Thursday, October 4, 2018

Featured Tattoo Artist | Astrid Elisabeth

Name: Astrid 
Age: 28
Location: New York City

How did you get into the industry? Was it hard to find an apprenticeship?

I did not have an apprenticeship. I met a stranger at a bar one night. He was an apprentice and had been practicing on his legs during his free time with the machine he’d bought online. It was like a big cartoon light bulb went off over my head. 

I started out with the intention to just tattoo myself — it only took a week or so for brave (and maybe a little bit reckless) friends to offer up their skin. They liked my drawings, so they didn’t really care about the quality. I’m lucky. I also have regrets.

How long have you been tattooing?

Two and a half years now. Six months of which I was probably doing one tattoo a week in between my full time job as a coffee shop manager. One year in which I actually felt confident in what I was doing.

What inspires you?

Most of my pieces are collaborative with my clients. They usually provide me with emotions, sometimes poems, sometimes twenty paragraph essays about their lives. Then it’s my job to make something visual out of their content. Most of the tattoos are memorial pieces or revolve around recovering from trauma. 

Who are your favourite tattoo artists?

I can’t answer this. I have at least 20 favorite tattoo artists. 

How would you describe your tattoo style? 

Extreme feelings, with a little bit of razzle dazzle.

If you weren't tattooing what would you be doing?

I write music. I’m a classically trained cellist and I play guitar and piano. It’s not lucrative at all, so I’d probably still be making lattes for angry businessmen in Manhattan.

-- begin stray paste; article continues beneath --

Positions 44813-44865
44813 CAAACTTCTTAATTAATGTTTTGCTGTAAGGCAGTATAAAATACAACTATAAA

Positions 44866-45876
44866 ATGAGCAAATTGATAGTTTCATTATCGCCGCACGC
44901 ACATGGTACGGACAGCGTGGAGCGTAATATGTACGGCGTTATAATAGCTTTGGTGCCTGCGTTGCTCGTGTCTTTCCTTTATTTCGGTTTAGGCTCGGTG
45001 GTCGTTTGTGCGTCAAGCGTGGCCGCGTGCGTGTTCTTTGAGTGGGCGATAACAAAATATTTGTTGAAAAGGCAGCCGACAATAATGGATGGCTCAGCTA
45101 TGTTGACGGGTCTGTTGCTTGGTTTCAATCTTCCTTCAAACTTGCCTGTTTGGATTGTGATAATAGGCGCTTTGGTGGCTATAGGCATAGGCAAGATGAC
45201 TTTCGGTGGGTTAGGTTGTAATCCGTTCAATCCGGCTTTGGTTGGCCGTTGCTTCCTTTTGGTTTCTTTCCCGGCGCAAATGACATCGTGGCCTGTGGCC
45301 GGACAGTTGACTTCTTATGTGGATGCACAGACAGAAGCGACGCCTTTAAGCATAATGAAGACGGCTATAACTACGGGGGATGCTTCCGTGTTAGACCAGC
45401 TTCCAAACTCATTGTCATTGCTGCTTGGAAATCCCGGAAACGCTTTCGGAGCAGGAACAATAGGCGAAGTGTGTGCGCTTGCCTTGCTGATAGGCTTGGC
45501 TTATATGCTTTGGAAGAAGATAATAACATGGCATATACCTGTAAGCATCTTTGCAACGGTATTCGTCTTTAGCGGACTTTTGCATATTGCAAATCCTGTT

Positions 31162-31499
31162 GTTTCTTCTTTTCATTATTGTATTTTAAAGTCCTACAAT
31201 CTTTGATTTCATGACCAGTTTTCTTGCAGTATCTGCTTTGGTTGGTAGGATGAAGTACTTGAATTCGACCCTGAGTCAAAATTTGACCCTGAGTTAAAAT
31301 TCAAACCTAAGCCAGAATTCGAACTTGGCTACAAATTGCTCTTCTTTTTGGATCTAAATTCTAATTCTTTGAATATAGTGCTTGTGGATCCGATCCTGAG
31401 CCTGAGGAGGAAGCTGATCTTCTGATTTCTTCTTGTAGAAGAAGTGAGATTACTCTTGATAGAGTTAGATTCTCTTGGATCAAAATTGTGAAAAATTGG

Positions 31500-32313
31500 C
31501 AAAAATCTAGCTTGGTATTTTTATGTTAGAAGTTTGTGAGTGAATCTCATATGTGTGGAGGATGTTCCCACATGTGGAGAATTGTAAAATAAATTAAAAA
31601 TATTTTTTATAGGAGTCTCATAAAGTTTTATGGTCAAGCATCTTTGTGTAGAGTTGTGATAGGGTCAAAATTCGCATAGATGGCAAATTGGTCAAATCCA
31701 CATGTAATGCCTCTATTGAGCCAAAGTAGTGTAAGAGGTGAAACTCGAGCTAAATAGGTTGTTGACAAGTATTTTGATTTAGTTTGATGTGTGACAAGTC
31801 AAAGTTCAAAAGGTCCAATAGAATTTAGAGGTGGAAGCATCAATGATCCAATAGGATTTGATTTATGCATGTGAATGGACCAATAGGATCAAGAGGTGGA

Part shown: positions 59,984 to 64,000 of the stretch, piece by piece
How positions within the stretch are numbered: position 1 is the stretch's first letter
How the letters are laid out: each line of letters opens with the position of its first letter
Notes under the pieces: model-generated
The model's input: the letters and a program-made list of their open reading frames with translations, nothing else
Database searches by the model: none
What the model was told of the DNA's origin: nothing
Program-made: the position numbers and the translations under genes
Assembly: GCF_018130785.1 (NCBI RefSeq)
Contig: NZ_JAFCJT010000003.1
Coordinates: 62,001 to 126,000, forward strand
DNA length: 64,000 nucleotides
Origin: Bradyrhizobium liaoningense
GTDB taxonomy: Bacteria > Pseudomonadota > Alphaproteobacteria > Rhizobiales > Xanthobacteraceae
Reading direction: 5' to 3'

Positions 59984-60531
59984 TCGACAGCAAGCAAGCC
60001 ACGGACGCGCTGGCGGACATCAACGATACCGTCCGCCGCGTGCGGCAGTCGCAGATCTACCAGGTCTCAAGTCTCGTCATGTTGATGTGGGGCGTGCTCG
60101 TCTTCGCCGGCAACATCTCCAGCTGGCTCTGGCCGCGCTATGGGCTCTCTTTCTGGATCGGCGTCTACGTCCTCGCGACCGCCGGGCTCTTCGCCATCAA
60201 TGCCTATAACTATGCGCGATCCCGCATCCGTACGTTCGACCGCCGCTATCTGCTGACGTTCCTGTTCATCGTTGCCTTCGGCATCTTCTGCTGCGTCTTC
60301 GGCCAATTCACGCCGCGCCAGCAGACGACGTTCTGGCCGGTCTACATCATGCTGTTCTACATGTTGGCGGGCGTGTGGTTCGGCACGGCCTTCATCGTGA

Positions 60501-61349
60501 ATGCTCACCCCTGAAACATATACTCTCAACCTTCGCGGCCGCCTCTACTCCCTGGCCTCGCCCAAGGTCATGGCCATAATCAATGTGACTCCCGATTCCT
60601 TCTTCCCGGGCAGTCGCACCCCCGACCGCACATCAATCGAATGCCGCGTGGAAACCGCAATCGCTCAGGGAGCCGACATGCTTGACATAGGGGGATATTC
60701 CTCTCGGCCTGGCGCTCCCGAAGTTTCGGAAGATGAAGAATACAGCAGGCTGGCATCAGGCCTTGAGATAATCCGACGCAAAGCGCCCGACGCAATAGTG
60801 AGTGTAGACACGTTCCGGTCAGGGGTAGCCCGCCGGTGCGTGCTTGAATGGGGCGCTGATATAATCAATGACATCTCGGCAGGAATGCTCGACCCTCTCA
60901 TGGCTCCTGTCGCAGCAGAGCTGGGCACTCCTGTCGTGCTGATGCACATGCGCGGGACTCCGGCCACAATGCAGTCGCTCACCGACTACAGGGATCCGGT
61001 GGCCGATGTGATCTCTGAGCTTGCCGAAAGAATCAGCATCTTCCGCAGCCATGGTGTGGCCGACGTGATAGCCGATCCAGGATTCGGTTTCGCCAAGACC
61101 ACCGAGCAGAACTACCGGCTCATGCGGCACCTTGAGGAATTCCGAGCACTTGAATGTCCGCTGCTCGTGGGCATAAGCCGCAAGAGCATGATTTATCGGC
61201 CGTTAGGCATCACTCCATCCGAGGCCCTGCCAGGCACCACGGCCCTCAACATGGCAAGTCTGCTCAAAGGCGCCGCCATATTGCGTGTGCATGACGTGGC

What advice do you have to people considering careers in tattooing?

Be an artist first. While I’m glad to see the frat house of traditional tattooing get cleaned out, I’m equally wary of people getting into tattooing because they want to appear cool on the Internet. I see new home artists pop up all the time and I can immediately tell whose style they’re trying to recreate. If you’re not creating original content that comes from your soul, what the fuck are you doing? 

What are some of the best things you have experienced as a result of your career?

My relationships with clients. I’ve heard the most amazing stories, I’ve been gifted with incredible vulnerability and trust. I’ve held people’s hands as they cried, and I’ve gone home and cried myself. Tattooing is a whole lot more than just putting an image on someone’s body. Artists who don’t want to take on the (sometimes exhausting yet extremely rewarding) emotional aspect shouldn’t be in the industry. 

Where do you currently tattoo? 

I’m all over the place, but I hope to be opening a private studio in Brooklyn soon!